After making his debut with the Utah Jazz, leading the team to a win over the Toronto Raptors on Thursday night, Rudy Gay ran a mile.
Gay hadn’t played in a game since May 16. This is his 16th season in the NBA and after playing for 18 minutes, 27 seconds, and scoring a team-high 20 points for the Jazz, he needed to do more. So, on a treadmill in a workout room in the bowels of Vivint Arena, Gay ran.
Why? Because he knows he can do more, and he felt his stamina waning in his final minutes on the court.
“It’s tough playing up here in the elevation,” Gay said after the game. “I think it was more nerves than anything.”
Even if it was the nerves, of playing in his first game in a Jazz uniform, Gay didn’t want to leave anything to chance. He knows what he is capable of so he decided that some extra conditioning was needed.
Throughout his time in Utah, rehabbing from offseason surgery on his right heel, Gay has never wavered in believing that he can make the Jazz better. He’s so steadfast in that belief because 15 years in the NBA have shown him that belief in himself as a basketball player, paired with hard work and a willingness to adapt, can carry him through anything.
He came back from a fully torn Achilles, has played on multiple teams, for multiple coaches, with countless teammates and has been beloved and successful at every juncture. According to Gay, to make the key is to be confident, dedicated and a little crazy.
“I’m gonna be honest, this is this is one toughest offseasons and start to a season that I’ve ever been a part of,” he said. “I’m 35 years old, coming off of foot surgery, basically had to teach myself how to walk again, again. ... It takes a lot of dedication. You’ve got to be a little crazy, without injuries, to play in a league this long and to be able to stay here and be able to chase around 19-year-olds, to be able to play for different coaches, in different locker rooms. You’ve got to be a little different. And I’m a little different.”
His Jazz teammates and head coach Quin Snyder say that it feels like they’ve known Gay longer than the few months he has been with the team. He’s integrated himself and stayed engaged, even though he hasn’t been able to practice with the team until recently.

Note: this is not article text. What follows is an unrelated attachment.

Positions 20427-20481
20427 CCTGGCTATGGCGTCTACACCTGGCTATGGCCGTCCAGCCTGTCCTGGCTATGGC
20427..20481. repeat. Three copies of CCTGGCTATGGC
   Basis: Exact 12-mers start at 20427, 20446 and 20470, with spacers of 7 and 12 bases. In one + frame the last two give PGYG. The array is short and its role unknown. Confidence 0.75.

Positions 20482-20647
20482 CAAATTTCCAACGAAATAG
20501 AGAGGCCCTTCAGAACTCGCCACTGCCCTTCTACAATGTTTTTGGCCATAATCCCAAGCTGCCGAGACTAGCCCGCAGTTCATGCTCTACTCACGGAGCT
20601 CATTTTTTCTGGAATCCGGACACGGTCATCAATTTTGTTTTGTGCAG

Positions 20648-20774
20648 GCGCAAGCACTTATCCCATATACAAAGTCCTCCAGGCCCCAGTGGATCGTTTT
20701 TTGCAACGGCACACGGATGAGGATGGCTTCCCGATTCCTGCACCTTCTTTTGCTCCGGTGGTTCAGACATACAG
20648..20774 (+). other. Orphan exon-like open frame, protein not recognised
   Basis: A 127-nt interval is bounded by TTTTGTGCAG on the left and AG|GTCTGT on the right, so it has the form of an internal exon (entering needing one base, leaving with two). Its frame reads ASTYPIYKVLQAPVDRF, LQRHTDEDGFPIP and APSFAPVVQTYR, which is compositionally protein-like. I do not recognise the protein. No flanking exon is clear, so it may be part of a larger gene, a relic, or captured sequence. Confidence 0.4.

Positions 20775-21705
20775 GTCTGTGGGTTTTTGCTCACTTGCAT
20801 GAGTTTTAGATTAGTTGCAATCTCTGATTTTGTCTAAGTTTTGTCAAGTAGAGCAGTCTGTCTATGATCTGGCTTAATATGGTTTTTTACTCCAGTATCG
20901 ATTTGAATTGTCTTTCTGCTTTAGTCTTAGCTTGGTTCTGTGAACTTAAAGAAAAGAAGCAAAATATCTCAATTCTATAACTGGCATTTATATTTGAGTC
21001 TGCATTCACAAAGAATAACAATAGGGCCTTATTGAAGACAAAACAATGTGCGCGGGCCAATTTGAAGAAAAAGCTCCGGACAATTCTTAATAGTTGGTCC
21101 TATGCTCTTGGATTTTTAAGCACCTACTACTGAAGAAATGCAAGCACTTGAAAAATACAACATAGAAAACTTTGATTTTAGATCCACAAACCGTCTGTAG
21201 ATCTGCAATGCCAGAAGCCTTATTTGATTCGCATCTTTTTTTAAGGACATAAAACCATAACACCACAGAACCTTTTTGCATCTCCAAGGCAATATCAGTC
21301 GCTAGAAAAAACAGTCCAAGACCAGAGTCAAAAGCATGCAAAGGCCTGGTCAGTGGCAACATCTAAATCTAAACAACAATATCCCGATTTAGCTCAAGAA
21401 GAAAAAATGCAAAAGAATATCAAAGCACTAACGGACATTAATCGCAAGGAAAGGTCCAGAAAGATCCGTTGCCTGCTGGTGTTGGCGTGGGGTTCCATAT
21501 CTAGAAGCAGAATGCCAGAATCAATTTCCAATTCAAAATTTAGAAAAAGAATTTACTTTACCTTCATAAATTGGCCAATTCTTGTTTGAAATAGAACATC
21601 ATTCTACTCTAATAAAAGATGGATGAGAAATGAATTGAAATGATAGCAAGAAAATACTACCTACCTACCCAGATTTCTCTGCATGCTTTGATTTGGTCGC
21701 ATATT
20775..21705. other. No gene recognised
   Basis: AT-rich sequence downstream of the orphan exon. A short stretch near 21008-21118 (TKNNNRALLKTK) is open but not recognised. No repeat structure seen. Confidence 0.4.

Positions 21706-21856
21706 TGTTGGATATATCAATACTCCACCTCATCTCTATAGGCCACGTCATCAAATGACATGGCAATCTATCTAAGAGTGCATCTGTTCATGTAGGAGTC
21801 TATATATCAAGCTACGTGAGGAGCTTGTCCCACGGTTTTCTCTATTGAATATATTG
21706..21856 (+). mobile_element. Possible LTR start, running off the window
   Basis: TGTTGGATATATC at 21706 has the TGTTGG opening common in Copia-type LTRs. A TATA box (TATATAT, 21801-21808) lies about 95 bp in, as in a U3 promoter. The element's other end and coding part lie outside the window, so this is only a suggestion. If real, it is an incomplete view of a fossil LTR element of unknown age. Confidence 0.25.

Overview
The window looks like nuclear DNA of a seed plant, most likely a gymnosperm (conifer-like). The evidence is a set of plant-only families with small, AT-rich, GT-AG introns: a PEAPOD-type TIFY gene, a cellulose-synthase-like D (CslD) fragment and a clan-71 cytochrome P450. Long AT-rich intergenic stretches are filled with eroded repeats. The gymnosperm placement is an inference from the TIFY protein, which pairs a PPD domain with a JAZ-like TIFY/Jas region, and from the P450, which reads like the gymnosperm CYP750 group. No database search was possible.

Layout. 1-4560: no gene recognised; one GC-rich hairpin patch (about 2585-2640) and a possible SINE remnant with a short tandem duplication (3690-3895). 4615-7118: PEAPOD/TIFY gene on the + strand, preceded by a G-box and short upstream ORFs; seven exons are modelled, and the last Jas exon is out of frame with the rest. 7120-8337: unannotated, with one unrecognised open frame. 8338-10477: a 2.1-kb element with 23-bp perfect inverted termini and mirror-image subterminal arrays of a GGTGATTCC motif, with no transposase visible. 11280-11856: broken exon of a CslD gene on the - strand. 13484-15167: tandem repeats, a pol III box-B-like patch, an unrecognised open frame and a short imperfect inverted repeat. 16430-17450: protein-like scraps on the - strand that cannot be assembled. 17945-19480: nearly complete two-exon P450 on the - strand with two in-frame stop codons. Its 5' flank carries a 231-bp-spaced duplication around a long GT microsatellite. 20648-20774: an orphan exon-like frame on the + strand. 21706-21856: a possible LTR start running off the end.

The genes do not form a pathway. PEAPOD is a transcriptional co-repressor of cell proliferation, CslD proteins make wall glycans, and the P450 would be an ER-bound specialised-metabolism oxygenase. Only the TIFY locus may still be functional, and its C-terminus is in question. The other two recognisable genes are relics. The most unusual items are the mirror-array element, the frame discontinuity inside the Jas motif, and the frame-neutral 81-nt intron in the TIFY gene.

The Jazz moved exercise equipment to the sidelines of their practice court so that even when Gay was just running while the others were scrimmaging, he could watch and ask questions and give input.
You’ve got to be a little crazy ... to play in a league this long and to be able to stay here and be able to chase around 19-year-olds, to be able to play for different coaches, in different locker rooms. You’ve got to be a little different. And I’m a little different.” — Jazz forward Rudy Gay
After every practice Gay and Joe Ingles shoot together on at the same basket and, as the elder statesmen of the team, have bonded despite Gay not being able to play in games.
“It’s it’s obviously been a bit of a build-up for us because we’ve watched him and seen him for years and played against him for years,” Ingles said. “He’s a hell of a player.”
Gay brings a lot of versatility to the Jazz. He’s 6-foot-8 and can switch onto smaller players, has length and strength to guard bigger guys, he can play multiple positions, can shoot the ball (evidenced by his 5-of-6 made 3-pointers on Thursday), he’s a good passer, he’s good off the dribble, off the catch, and he’s smart.
But, more than anything, Gay is willing to grow into whatever his role with the Jazz calls for. He’s dedicated to making this Jazz team better, he’s confident that he can, and just crazy enough to see it through.